“I conclude that the city’s proposal to skim the frosting, pocket the cake, and avoid paying the fair, reasonable, and affordable value of the meal is a hound that will not hunt.” (a quote from a Boston Globe article, May 8, 2010)
Here’s a closer look at two figures of speech that end up mangled quite frequently—similes and metaphors.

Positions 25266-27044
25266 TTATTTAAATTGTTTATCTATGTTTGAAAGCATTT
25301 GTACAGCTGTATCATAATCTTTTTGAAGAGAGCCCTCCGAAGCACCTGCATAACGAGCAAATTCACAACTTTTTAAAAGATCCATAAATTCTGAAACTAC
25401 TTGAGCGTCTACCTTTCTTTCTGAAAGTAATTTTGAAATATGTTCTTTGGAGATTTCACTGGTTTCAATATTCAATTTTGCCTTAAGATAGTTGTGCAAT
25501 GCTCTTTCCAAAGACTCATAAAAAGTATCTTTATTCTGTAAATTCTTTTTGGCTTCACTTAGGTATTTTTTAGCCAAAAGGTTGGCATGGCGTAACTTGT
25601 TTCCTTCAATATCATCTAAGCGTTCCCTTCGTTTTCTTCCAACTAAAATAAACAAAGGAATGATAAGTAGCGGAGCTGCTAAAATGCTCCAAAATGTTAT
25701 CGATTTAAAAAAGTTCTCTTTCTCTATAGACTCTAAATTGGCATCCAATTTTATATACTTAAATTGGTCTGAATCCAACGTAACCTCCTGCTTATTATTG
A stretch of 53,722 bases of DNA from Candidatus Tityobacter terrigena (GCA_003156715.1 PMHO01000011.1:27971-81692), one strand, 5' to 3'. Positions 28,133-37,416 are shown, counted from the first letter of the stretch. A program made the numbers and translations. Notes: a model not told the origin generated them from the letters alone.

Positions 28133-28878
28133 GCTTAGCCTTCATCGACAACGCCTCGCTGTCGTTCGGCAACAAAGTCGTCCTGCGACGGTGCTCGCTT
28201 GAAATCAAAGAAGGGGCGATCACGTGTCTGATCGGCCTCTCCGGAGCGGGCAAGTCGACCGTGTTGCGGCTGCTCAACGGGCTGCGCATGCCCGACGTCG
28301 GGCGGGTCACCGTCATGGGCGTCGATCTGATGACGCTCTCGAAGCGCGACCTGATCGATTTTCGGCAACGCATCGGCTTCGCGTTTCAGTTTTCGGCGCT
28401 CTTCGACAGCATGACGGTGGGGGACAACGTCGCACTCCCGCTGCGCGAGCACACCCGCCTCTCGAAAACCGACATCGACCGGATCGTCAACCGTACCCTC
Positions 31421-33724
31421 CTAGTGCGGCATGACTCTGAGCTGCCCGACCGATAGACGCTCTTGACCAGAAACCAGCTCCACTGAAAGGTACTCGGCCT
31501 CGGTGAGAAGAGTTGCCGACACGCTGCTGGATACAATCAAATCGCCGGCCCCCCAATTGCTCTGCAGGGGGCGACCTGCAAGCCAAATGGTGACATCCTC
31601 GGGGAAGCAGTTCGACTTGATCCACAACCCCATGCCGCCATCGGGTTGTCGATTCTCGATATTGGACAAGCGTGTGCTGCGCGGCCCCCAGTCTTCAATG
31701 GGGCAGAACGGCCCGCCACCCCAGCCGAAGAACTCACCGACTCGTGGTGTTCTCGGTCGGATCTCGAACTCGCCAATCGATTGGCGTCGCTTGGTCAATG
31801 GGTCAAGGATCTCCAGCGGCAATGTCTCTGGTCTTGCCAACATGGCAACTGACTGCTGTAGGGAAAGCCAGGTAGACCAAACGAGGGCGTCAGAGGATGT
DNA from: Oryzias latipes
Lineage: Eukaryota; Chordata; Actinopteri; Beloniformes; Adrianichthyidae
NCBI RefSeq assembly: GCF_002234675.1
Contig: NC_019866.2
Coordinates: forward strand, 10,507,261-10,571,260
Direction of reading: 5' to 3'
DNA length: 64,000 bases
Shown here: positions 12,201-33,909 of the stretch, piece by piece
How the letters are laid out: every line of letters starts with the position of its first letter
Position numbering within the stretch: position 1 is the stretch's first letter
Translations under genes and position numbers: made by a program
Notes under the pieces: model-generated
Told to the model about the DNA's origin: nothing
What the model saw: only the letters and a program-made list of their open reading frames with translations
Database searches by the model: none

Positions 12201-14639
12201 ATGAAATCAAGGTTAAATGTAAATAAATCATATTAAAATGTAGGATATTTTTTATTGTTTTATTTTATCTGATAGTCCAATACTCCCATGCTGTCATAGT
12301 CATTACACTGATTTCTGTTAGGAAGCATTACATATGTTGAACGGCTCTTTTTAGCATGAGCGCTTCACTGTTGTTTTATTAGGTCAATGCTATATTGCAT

Metaphors and similes are often confused. A metaphor is a figure of speech that describes an object by comparing it to another unrelated object.
I am awash in a sea of disbelief that someone given her responsibilities would write so poorly.
A simile is a figure of speech that compares two unlike objects using “like” or “as.”
Under her leadership, our workplace had become like “Animal Farm.”
Here are a few ways metaphors become mangled:
A mixed metaphor makes completely unrelated comparisons and is generally considered bad form.